You got familiar with chromium alum and aluminium alum in the previous article, where we explained how, due to the property of isomorphism of these two substances, we can prepare crystals of different intensity of purple colour, which comes from chromium (III) ions, by mixing their saturated solutions.
Today we are continuing to talk about these two chemical compounds. We will make crystals from them again, but these will be a bit more special and, certainly, more beautiful. The focus is on the so-called epitaxial crystals, i.e. crystals in which one substance crystallizes on a crystal surface of the other substance with which is isomorphous.
Sounds complicated? Actually, it isn’t at all… In order to get such crystals, all you need is first to grow a crystal of chromium alum, which will be dark purple, almost black. You will get it by leaving a saturated solution of chromium alum in an uncovered glass for several days at room temperature.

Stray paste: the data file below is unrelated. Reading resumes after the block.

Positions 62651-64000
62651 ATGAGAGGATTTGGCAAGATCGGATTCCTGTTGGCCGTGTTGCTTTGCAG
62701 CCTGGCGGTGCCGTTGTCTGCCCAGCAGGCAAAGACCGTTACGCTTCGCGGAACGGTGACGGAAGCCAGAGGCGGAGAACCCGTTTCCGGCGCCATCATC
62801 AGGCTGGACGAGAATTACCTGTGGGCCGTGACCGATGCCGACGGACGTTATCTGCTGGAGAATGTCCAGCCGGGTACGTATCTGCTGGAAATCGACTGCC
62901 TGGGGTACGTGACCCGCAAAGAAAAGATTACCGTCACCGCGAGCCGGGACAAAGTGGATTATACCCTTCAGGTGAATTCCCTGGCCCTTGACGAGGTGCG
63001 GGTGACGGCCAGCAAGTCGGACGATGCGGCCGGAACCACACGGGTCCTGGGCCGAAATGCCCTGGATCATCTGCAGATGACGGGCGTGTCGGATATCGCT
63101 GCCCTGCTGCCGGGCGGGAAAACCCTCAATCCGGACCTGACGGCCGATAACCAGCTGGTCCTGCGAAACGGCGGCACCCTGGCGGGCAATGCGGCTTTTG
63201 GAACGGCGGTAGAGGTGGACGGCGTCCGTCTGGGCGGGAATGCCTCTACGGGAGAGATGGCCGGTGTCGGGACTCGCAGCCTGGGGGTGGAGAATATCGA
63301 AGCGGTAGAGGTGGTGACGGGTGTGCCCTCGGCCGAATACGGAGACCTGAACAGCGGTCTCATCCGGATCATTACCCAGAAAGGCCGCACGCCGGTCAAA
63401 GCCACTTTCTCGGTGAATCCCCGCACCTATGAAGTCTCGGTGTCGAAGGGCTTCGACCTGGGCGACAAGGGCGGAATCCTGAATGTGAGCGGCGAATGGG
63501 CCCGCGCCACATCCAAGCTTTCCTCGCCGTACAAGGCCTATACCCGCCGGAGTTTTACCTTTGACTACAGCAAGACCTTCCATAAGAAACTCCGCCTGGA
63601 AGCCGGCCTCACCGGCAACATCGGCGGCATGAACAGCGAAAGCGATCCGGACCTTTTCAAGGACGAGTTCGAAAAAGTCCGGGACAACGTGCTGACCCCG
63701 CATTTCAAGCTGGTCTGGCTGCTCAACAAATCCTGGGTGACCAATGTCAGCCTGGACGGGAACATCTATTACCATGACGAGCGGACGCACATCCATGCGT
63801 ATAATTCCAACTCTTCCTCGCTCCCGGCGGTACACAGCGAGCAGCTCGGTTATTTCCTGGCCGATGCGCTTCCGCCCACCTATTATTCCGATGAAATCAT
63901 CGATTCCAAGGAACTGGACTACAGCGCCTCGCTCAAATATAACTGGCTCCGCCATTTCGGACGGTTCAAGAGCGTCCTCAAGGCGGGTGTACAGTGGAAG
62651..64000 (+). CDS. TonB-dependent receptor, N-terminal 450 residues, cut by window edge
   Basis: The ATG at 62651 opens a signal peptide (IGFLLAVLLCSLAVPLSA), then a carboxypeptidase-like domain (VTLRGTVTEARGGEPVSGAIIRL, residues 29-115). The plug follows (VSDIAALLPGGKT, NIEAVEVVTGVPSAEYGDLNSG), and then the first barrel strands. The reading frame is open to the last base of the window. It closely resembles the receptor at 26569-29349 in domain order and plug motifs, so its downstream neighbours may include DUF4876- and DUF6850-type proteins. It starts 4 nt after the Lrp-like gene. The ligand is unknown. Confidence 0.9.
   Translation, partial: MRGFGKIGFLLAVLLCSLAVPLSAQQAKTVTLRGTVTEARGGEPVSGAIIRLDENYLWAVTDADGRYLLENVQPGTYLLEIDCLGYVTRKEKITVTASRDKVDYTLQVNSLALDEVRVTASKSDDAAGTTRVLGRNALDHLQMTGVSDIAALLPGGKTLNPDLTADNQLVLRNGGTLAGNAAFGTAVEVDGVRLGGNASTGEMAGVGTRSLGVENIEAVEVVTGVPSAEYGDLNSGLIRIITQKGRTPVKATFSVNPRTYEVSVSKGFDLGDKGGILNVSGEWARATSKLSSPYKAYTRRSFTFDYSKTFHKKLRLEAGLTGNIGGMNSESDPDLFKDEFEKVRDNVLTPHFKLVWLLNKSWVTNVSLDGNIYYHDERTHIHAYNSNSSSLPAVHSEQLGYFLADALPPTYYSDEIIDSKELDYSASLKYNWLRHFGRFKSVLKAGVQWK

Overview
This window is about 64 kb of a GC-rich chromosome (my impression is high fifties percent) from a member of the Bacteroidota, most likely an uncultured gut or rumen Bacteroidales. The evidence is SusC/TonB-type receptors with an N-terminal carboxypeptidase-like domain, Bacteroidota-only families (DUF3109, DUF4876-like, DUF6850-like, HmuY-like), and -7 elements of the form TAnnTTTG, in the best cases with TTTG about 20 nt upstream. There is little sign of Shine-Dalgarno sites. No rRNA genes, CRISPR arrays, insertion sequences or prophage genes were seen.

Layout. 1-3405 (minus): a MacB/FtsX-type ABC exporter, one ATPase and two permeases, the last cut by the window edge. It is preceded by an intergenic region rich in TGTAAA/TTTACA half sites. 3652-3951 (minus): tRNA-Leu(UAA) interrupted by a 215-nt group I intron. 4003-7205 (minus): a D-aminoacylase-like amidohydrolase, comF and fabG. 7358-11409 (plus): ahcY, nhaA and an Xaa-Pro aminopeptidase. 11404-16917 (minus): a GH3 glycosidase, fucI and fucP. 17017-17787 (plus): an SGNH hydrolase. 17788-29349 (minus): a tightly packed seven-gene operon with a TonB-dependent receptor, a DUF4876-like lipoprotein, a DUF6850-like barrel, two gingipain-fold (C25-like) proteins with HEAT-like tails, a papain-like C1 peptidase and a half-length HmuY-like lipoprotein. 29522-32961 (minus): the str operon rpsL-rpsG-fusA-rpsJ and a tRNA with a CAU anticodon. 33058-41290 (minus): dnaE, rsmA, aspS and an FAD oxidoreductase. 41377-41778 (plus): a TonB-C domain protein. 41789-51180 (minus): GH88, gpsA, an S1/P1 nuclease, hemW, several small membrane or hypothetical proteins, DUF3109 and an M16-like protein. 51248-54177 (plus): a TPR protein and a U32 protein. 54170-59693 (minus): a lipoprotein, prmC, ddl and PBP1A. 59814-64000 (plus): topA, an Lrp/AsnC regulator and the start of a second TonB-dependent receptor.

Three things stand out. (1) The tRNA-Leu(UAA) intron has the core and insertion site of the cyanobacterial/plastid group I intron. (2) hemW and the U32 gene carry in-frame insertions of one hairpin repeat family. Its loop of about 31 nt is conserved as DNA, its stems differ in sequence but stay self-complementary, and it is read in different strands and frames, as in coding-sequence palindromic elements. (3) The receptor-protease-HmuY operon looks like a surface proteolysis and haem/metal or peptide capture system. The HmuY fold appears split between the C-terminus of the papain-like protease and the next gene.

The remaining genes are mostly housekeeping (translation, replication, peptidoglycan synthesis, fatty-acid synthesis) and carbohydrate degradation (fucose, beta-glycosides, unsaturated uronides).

We take thus obtained crystal of chromium alum out of its solution, remaining after the crystallization, wipe it and move to a saturated solution of aluminium alum, which is colourless. We would expect thus placed crystal to start dissolving, however, something completely different will happen. A thin colourless layer will first form on its surface, which will grow in the following days, forming the same geometric body as the initial chromium alum crystal – a regular octahedron.
Over time, this colourless layer will become thicker and thicker, and as a final result we will get what we call a real epitaxial crystal of chromium alum and aluminium alum – the one that is dark purple, almost black, on the inside, and colourless on the outside.
Author of the text and photos: Alen Bjelopetrović, Dr.Sc.